An improved hydrogenated amorphous silicon solar cell incorporates a compensated region of intrinsic hydrogenated amorphous silicon. The intrinsic region incorporates suitable P-type dopants in amounts to compensate the donor-like defects which occur during fabricating. The compensation increases the space charge layer of the solar cell under illumination. The invention further embodies a method of obtaining the improved solar cell.
FIG. 1 illustrates a P-I-N hydrogenated amorphous silicon solar cell incorporating a compensated intrinsic region.
FIG. 2 illustrates a Schottky barrier hydrogenated amorphous silicon solar cell with a compensated intrinsic region.
The invention will be more clearly illustrated by referring to FIG. 1 which depicts a P-I-N solar cell designated as 10, hereinafter solar cell 10. Solar radiation 100, impinging on solar cell 10, forms a reference point for the incident surface of each layer or region of the solar cell. The solar cell 10 includes an electrically conductive substrate 12 of stainless steel, molybdenum, titanium, or other suitable materials. Optionally, substrate 12 may be glass coated with an electrically conductive material such as a transparent conductive oxide, hereinafter referred to as TCO, such an tin oxide, indium tin oxide, or like material.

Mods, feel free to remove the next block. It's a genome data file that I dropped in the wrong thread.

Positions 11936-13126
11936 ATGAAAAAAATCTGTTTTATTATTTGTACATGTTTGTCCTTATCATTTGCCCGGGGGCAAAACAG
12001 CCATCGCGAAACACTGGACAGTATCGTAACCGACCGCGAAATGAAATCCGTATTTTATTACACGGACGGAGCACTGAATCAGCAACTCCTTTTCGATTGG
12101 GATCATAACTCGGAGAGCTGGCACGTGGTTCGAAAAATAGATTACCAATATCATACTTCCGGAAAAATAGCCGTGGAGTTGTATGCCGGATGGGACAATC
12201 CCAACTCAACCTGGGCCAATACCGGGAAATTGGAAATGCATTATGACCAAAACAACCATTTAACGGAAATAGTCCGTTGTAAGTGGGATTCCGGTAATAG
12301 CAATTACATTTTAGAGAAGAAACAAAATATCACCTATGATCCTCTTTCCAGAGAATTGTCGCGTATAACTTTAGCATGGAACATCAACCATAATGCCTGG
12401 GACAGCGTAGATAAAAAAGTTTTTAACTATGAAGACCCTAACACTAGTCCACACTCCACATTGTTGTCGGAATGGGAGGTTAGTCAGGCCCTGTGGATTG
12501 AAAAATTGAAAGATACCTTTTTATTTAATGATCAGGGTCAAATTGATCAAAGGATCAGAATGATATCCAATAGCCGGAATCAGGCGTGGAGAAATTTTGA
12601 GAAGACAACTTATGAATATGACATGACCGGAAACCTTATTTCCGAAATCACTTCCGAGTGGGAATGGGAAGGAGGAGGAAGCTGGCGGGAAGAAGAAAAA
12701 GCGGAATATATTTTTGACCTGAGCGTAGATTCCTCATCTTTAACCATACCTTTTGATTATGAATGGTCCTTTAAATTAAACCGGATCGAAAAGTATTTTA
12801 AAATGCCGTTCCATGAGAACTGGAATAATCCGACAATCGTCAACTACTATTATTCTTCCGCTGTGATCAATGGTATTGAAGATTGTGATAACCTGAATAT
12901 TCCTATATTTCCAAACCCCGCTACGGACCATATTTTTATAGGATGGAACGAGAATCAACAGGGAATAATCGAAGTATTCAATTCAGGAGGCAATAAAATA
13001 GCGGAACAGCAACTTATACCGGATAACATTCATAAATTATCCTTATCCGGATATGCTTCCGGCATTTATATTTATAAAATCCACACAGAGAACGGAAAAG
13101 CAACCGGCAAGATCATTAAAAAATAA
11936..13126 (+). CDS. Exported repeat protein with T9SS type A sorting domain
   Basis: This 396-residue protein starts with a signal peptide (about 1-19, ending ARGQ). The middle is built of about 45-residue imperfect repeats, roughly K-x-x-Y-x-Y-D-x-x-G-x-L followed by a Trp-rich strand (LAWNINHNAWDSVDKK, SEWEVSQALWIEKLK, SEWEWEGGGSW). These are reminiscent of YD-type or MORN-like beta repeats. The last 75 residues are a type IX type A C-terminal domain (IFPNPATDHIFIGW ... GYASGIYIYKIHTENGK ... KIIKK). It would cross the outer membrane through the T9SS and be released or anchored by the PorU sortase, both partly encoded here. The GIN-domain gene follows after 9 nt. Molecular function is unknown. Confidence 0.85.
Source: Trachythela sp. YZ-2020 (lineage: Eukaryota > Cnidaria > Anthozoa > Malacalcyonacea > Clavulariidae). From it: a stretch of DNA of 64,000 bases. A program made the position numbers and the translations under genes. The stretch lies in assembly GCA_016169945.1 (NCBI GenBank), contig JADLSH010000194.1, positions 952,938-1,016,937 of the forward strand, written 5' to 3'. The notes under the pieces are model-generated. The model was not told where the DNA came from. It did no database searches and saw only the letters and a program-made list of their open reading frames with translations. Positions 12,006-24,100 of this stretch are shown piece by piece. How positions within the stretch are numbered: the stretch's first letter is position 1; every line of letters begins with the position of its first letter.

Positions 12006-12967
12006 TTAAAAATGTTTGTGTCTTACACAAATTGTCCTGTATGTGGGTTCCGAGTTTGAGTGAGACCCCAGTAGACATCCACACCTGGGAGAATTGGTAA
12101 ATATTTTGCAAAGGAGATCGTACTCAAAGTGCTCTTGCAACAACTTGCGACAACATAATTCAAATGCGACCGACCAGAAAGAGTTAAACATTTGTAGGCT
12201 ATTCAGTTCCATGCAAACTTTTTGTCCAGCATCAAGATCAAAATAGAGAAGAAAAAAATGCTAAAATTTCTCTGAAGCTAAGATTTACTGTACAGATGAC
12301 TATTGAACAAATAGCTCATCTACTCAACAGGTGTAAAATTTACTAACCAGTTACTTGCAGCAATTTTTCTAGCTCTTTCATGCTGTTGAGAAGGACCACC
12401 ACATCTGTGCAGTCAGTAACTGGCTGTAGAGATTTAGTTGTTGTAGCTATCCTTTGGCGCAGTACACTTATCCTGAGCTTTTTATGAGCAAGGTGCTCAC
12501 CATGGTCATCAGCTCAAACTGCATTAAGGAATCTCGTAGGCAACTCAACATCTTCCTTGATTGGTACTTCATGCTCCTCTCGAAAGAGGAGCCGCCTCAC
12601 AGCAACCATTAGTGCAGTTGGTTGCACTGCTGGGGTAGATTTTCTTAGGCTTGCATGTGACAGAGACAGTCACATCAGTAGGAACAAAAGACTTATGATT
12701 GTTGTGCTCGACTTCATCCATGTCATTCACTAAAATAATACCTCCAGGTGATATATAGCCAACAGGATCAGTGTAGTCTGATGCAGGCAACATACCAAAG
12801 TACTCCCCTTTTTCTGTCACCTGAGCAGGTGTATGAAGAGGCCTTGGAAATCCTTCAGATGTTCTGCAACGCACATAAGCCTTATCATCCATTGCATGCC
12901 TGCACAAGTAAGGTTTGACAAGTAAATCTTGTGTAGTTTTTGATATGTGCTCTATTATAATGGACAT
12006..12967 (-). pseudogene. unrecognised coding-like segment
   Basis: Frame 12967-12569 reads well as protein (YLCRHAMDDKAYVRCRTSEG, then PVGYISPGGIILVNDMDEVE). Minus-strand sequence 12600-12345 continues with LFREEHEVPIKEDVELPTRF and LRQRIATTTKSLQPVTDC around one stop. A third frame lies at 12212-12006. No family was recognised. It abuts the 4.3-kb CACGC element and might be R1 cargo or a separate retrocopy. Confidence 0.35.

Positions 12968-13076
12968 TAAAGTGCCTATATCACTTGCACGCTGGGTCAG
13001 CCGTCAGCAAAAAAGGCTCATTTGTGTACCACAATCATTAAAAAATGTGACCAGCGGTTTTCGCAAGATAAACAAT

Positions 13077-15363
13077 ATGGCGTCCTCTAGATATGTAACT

The active layer of hydrogenated amorphous silicon 14 is deposited upon substrate 12 in a glow discharge. The active layer 14 has regions 14a, 14b, and 14c of differing conductivity type. The region 14a, contiguous to and deposited upon substrate 12, is doped N+ -type. The device may be fabricated without region 14a but the N+ -type region 14a assures an ohmic contact to the conductive substrate 12. The region 14a may have a thickness of up to about 1,000 nanometers if the substrate 12 has a rough surface, although, preferably, the thickness is on the order of from about 10 to about 50 nanometers.
The region 14b of compensated intrinsic hydrogenated amorphous silicon is contiguous to region 14a. The compensated intrinsic hydrogenated amorphous silicon region 14b is fabricated by a glow discharge with P-type conductivity modifiers of sufficient concentration to provide a neutral or substantially neutral space charge region under illumination. The P-type dopants compensate the donor defects in the undoped hydrogenated amorphous silicon and increase the space charge width of the solar cell. Under illumination, the P-type dopant may also help to compensate trapped holes. In undoped hydrogenated amorphous silicon, the trapping of holes under illumination adds to the space charge and decreases the space charge layer. Compensating the intrinsic region 14b provides a larger space charge region between said region and region 14a. The compensation of region 14b enables a device with an intrinsic region of up to about 1000 nanometers as opposed to the present optimum structure with an intrinsic region of from about 200 nanometers to about 300 nanometers. Preferably region 14b is from about 500 to 1000 nanometers thick.